Rape survivor wants to change culture with 'Set the Expectation' pledge for prep athletes

Rape survivor wants to change culture with 'Set the Expectation' pledge for prep athletes

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Rape survivor wants to change culture with 'Set the Expectation' pledge for prep athletes

Brenda Tracy

The indefatigable Brenda Tracy fights sexual violence on a daily basis — often by visiting with college athletes throughout the country to tell her story of being gang-raped by four men, including two Oregon State football players, in 1998, and the aftermath, which led to suicidal thoughts and depression.

Tracy hopes her story and an increased understanding of both consent and repercussions for violent actions will be part of a fundamental shift in this country’s education and handling of acts of sexual violence.

And so on Tuesday, Tracy is launching the new “Set the Expectation” pledge, aimed at male college and high school athletes.

The idea behind the pledge is simple. It’s not a legally binding document, but it is a step toward accountability for both athletes and the coaches who determine their playing time and status on the team. It can also provide coaches a blueprint — or at the very least a starting point — to have a conversation about consent, sexual assault and domestic violence.

For high school athletes, there’s also a spot on the pledge for a parent’s signature.

“I’m also targeting high schools with this, because I think it’s really important,” Tracy told USA TODAY Sports. “We need to get into our high schools and start having this conversation because right now we’re sending 18-year-old kids to college and then tell the colleges fix them, de-program them, teach them what consent is — and expecting nothing to happen on our campuses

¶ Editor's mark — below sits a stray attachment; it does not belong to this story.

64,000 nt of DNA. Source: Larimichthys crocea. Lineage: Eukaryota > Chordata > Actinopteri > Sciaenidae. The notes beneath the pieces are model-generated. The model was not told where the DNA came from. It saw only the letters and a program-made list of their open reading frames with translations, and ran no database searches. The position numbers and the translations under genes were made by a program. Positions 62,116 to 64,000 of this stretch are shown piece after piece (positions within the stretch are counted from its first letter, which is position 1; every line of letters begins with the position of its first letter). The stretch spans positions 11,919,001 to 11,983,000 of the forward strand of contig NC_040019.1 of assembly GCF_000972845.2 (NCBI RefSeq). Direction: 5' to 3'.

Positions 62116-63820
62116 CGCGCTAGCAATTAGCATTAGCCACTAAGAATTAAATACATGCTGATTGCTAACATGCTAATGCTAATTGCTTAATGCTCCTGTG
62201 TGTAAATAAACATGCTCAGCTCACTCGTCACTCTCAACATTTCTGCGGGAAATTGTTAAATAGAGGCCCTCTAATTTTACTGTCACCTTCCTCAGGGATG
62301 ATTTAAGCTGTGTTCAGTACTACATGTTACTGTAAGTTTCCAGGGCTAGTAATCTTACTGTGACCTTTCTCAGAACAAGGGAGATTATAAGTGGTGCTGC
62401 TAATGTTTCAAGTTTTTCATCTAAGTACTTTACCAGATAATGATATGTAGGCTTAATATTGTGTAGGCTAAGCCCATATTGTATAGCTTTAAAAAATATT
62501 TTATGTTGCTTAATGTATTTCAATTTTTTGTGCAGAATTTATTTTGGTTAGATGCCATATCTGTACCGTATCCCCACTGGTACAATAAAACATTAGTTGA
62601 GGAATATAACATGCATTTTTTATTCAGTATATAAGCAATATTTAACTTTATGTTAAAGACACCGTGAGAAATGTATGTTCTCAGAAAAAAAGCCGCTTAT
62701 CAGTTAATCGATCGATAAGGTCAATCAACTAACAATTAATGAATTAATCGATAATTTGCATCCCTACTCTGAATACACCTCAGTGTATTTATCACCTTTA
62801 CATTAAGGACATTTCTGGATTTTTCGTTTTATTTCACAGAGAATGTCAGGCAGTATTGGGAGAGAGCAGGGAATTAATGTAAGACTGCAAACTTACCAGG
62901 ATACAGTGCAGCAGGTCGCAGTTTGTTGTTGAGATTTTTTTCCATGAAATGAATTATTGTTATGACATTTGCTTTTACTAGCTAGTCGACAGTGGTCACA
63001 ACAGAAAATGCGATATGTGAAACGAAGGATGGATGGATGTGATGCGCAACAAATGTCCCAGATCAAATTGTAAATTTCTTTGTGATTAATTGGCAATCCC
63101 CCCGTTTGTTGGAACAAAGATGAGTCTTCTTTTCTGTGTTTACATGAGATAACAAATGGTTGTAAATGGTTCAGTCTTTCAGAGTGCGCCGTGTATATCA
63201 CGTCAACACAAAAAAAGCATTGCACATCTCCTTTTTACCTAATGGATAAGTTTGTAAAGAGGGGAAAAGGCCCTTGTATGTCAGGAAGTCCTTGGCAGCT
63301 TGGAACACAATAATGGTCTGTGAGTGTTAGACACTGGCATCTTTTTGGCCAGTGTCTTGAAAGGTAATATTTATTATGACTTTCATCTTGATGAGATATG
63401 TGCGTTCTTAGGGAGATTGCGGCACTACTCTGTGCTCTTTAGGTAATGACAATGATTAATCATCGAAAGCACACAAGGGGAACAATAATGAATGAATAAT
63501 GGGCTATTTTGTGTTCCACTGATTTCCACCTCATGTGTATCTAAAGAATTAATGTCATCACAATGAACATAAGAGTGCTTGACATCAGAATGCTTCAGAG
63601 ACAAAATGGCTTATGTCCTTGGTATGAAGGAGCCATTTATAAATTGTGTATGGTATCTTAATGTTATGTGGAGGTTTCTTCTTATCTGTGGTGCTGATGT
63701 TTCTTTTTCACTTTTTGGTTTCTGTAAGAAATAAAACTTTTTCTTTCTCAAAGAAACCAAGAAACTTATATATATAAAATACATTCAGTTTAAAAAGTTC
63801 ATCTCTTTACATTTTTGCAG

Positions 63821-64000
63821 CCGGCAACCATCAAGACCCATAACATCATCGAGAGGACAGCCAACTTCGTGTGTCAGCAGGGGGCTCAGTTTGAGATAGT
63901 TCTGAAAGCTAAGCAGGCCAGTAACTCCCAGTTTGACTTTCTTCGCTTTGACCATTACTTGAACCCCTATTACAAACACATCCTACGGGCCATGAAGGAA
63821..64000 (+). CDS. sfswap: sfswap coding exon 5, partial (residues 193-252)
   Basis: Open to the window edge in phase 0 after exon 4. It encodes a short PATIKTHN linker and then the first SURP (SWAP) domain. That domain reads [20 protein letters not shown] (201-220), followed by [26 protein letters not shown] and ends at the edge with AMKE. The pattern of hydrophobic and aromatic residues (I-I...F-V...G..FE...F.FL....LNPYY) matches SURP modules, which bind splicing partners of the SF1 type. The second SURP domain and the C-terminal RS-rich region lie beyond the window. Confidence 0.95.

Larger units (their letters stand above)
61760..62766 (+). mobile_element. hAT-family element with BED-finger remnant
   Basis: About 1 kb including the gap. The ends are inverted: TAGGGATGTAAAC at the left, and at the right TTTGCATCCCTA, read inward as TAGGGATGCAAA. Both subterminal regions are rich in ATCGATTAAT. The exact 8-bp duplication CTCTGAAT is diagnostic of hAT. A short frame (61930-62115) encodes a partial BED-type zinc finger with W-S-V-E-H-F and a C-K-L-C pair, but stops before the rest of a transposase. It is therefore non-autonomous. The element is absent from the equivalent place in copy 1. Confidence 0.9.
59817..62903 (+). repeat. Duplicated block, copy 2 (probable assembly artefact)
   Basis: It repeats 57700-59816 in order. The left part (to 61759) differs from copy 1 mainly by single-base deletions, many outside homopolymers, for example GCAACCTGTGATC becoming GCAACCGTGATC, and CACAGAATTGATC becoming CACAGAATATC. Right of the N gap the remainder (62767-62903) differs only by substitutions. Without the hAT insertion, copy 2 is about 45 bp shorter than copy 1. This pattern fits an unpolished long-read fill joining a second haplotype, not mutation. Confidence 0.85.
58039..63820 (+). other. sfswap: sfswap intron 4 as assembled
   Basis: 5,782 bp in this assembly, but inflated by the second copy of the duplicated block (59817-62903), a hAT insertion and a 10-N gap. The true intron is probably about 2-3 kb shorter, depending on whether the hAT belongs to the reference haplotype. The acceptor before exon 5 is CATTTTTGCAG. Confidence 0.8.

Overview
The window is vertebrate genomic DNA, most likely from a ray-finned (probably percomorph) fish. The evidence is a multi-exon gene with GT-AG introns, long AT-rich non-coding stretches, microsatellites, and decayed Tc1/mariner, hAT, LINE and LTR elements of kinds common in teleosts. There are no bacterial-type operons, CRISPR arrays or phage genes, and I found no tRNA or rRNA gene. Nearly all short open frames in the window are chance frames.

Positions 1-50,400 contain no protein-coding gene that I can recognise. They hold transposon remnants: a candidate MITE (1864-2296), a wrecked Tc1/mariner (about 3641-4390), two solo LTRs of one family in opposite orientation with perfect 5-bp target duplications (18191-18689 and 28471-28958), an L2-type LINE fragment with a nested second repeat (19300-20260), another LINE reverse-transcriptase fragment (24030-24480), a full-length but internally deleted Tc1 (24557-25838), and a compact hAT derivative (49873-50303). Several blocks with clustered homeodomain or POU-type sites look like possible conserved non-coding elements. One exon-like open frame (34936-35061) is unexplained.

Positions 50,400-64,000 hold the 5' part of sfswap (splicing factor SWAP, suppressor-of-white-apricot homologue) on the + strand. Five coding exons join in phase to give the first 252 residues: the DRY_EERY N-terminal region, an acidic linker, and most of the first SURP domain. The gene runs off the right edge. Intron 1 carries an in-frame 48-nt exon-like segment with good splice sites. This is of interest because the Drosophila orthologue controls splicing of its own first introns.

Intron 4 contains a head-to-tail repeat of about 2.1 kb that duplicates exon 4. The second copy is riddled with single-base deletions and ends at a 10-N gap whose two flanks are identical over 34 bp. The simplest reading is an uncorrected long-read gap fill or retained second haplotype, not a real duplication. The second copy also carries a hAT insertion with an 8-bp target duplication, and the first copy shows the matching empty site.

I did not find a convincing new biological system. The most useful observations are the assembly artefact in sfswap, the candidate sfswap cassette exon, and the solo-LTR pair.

“I think America is actually ready for us to start in high schools now. I think we’re finally thinking we should probably be having this conversation earlier than college.”

This, Tracy believes, is how you go about changing a culture — by changing the expectations of acceptable behavior.

“What happens when we have an eighth-grade boy who knows, ‘I’m not going to get to play in high school if I commit a violent act?’ ” Tracy said. “What happens to high schoolers if they know, ‘I’m not going to get to play in college and there’s no hope of ever getting an NFL contract if I commit these acts?’ Further, what are the discussions now if the parents and the people around this student understand, this is the expectation and if he commits this crime or this harmful behavior they’re not going to get to play.

“So now everybody has a vested interest in making sure they are grooming this kid to make sure he’s not committing these acts. So that’s the biggest part for me about set the expectation is sending the message to everyone that you should be having this conversation or eligibility is at risk.”

Tracy plans on meeting with both high school and college programs to outline the pledge and, hopefully, then have athletes sign it, though she wants to stress she doesn’t need to be present for any coach, player or team to join in on this initiative. Tracy wants to challenge coaches nation-wide to set the high expectations for their athletes.

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